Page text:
Chosen by God: They began as a religious sect, following a warped version of Christianity. They ended as a murderous gang, responsible for at least eleven deaths.
Terror in Tenerife: Jennifer had retired to one of the most beautiful islands on earth. But danger lurks in paradise and it can strike when you least expect it.
Blowback: The package had been sitting on the table, unopened, for a week. Marcus’s first instinct was to throw it in the trash. He should have followed that hunch.
Hate Street: A street under siege by a gang of teenage thugs; an ordinary man who isn’t prepared to take it anymore; a tragedy about to unfold.
The Price: He was a reprobate who seduced and impregnated his own stepdaughter. Does it get any lower than that? In Simon Meecham’s case, yes.
Desperate Measures: A mother and son desperate for money; a husband and father they both wish was dead; a solution that kills two birds with one stone.
In the Dead of Night: A vacationing family stops for the night at a hotel. They’ve just put themselves in the path of a killer.
Murder Most Vile Volume 37
No Pain, No Gain
The storyline reads like the plot of a poorly conceived crime novel. And indeed, this tale of bumbling criminals and incompetent cops was made into a Hollywood blockbuster, albeit one that presented the horror of the grisly case as dark comedy. But there was nothing funny about the “Sun Gym murders.” This was savagery at its most extreme, murder at its most horrific. It happened in mid-90s Miami.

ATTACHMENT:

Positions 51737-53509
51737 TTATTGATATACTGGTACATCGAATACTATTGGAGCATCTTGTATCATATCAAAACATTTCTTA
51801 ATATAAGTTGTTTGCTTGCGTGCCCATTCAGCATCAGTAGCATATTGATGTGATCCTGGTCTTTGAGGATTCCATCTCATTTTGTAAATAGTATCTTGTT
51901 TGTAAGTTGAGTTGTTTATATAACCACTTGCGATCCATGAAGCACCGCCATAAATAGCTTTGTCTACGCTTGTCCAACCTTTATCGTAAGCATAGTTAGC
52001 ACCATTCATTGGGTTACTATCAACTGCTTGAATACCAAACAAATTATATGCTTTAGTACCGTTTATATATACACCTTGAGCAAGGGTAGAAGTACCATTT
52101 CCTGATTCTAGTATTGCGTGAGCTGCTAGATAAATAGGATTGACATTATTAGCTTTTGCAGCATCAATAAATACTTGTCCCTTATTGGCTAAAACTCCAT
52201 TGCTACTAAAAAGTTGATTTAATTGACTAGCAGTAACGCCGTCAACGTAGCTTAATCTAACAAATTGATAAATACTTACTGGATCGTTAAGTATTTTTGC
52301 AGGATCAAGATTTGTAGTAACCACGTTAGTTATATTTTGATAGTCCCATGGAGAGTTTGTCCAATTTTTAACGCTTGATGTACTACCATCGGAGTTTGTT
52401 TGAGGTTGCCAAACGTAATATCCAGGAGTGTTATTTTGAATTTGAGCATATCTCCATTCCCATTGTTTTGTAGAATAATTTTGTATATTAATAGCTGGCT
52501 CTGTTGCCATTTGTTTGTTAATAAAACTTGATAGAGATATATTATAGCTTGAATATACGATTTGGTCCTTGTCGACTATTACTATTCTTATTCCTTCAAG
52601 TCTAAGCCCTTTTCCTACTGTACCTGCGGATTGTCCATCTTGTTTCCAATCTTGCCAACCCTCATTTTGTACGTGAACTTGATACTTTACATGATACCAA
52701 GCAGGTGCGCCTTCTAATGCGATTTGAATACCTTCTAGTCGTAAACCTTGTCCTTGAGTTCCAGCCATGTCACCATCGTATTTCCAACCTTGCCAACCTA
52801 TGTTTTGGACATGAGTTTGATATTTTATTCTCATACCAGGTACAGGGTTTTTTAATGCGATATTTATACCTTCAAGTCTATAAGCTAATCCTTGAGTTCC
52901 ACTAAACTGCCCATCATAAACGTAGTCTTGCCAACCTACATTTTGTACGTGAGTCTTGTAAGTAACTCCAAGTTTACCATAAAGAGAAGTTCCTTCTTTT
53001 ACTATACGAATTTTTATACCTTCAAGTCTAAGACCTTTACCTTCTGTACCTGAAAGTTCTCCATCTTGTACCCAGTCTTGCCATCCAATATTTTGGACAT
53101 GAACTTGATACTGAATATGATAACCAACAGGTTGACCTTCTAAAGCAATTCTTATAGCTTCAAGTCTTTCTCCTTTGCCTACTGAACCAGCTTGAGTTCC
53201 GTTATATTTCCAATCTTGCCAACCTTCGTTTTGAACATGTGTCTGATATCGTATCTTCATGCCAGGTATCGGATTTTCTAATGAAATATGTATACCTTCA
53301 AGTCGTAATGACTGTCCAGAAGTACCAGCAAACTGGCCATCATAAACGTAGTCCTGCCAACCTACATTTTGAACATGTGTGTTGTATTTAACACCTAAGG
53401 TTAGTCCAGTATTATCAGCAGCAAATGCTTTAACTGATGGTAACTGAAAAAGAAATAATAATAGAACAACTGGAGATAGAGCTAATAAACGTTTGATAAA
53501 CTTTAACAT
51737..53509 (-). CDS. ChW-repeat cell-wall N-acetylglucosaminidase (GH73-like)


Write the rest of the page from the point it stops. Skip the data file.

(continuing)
Jorge Delgado had met multi-millionaire businessman Marc Schiller through his wife, an employee at one of Schiller’s companies. The men had quickly become friends, with Delgado a regular guest at Schiller’s South Miami mansion. Jorge and Marc had even started a business together, investing in real estate.
Then, in 1994, Jorge Delgado struck up another friendship, with a man named Daniel Lugo, a personal trainer at the Sun Gym in Miami Lakes. He started to bring Lugo to Schiller’s house, something that quickly began to irritate Schiller. He didn’t like Lugo, didn’t like his shifty eyes or the way that he appraised everything in the house as though planning a burglary. Eventually, Schiller asked Delgado to stop bringing Lugo around. Then he issued an ultimatum. Either Delgado stopped hanging out with Lugo or their business dealings were over. Delgado refused and Schiller subsequently withdrew from the real estate business, leaving his partner deep in the hole.
This falling out between business associates would have far-reaching consequences. When Delgado complained to Lugo that Schiller had “cheated” him, Lugo suggested doing something to get even. He might just have been talking tough (something he was inclined to do) but Delgado immediately picked up on the idea. Soon the pair had concocted a plan, a plan that involved kidnapping Schiller and forcing him to sign over his assets, which they’d split between them.